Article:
Uganda tourism: Home-stays in Kigezi

The popularity of the endangered mountain gorillas has and continues to make western Uganda a popular tourist destination. And in turn the tourist traffic in the Kigezi area continues to increase.

One thing that stands out is that more and more tourists who visit the area are opting for home-stays rather than the more conventional hotels and lodges. According to Richard Munezeero, the Kisoro District Tourism Officer, in 2014 alone, 50 tourists who came to Uganda to enjoy some gorilla tracking and the Batwa cultural experience trail in Bwindi chose to stay in homes of locals in the area.
With home stays, rather than book, check in and stay at a hotel during a Uganda safari, tourists make arrangements or have their tour operator make arrangements for them to be hosted by a family in the area, for a fee of course. This way the hosting family is able to earn some income and the tourists gets to learn about the way of life of the locals first hand. This kind of union allows locals in the area to benefit from all the tourism that happens in their neighborhood.

This idea was initiated by the International community of the Banyakigezi, an association that brings together all People from Kikigezigezi living in Uganda and in the Diaspora. Home-stays not only present the tourist with the opportunity to have a deeper African experience during their safari in Uganda, but also gives more of the Kigezi locals a chance to benefit from the growth of tourism in the area.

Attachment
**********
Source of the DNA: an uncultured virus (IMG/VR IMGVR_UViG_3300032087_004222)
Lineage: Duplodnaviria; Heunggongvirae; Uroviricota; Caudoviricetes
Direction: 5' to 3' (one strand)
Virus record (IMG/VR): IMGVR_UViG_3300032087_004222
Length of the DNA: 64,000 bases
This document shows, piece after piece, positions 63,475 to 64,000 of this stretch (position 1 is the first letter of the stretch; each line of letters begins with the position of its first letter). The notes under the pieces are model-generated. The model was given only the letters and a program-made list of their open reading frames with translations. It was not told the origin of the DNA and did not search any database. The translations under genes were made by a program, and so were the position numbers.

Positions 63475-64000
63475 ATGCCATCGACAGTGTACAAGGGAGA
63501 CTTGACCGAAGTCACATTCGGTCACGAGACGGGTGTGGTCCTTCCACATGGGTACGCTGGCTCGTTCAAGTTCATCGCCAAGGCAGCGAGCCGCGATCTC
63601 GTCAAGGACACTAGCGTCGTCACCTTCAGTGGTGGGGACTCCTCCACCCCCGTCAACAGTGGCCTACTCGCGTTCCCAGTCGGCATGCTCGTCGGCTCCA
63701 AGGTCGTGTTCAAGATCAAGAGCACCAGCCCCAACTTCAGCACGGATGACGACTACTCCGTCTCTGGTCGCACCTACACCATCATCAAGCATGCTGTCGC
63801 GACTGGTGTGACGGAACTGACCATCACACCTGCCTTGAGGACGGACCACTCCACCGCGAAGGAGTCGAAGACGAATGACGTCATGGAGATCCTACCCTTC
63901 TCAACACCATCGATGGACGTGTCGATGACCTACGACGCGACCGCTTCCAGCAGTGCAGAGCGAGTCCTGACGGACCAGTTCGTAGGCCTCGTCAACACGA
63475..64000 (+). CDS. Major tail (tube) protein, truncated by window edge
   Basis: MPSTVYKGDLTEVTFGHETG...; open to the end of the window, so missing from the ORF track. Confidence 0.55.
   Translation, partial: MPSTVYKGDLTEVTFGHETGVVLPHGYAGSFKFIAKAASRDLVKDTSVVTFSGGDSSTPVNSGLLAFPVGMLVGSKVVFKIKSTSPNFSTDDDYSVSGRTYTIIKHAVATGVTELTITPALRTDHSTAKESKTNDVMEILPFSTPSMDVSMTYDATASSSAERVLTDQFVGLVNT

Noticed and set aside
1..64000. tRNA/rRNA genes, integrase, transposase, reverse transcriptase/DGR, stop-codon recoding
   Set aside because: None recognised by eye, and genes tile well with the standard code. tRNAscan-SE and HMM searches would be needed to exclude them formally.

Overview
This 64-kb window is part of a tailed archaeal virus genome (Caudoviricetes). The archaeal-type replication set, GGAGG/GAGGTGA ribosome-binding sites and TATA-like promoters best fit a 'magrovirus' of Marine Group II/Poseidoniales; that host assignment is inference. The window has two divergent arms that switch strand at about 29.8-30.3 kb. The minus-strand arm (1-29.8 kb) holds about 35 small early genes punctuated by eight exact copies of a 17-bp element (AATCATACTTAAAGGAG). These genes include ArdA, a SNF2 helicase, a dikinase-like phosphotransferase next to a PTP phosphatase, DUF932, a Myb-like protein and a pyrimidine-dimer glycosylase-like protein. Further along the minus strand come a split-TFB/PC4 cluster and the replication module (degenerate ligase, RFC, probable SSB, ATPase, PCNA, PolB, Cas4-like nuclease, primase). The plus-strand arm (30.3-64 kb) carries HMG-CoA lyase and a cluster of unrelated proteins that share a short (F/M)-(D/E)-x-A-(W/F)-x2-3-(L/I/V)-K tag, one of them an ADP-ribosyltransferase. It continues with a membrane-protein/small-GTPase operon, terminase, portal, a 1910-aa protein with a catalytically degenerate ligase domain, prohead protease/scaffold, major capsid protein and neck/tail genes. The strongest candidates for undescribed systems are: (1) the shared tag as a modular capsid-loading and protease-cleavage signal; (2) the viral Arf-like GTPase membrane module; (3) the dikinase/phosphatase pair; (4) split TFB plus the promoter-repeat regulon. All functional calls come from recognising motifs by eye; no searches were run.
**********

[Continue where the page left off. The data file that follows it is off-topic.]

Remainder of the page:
Tourists can observe, learn experience and enjoy local traditions such as how cooking is done, cow milking, millet rinding, churning of fermented milk to make ghee, making of African crafts, African pottery, and so many more activities.

Several people in the Kigezi area, including some lodge and hotel owners and managers think the home stay is a good idea, and believe and hope that it will provide a way for locals to share in the ever increasing returns of tourism.

One of the locals, Alex Mugume, a resident of Ruhija in Kabale District, who has had the opportunity to share in home stay experience says that it provided an avenue for him to learn and share cultural experiences and also establish a relationships that is still growing strong even after his visitors returned to Europe.

Not everyone is positive and excited about this initiative however, some people especially lodge and hotel proprietors feel that it will ruin their business. Some people such as Leonard Tumwesigye, a director at a child rescue organisation in Kabale worries about the effects of mixing culture and that the local children could easily be misled by the visitors.

However the hope and belief that this is a good thing is much stronger than all the negative energy.
Sheebah Hanyurwa, for example, owner of Golden Monkey Guest house in Kisoro town, downplays fears that home-stay Tourism may negatively impact their Business. He says that tourists come with different Budgets and often book into Hotels before embarking on the home-stay experiences.

With home stays the benefits of tourism trickle down to the masses, and that is always a good thing.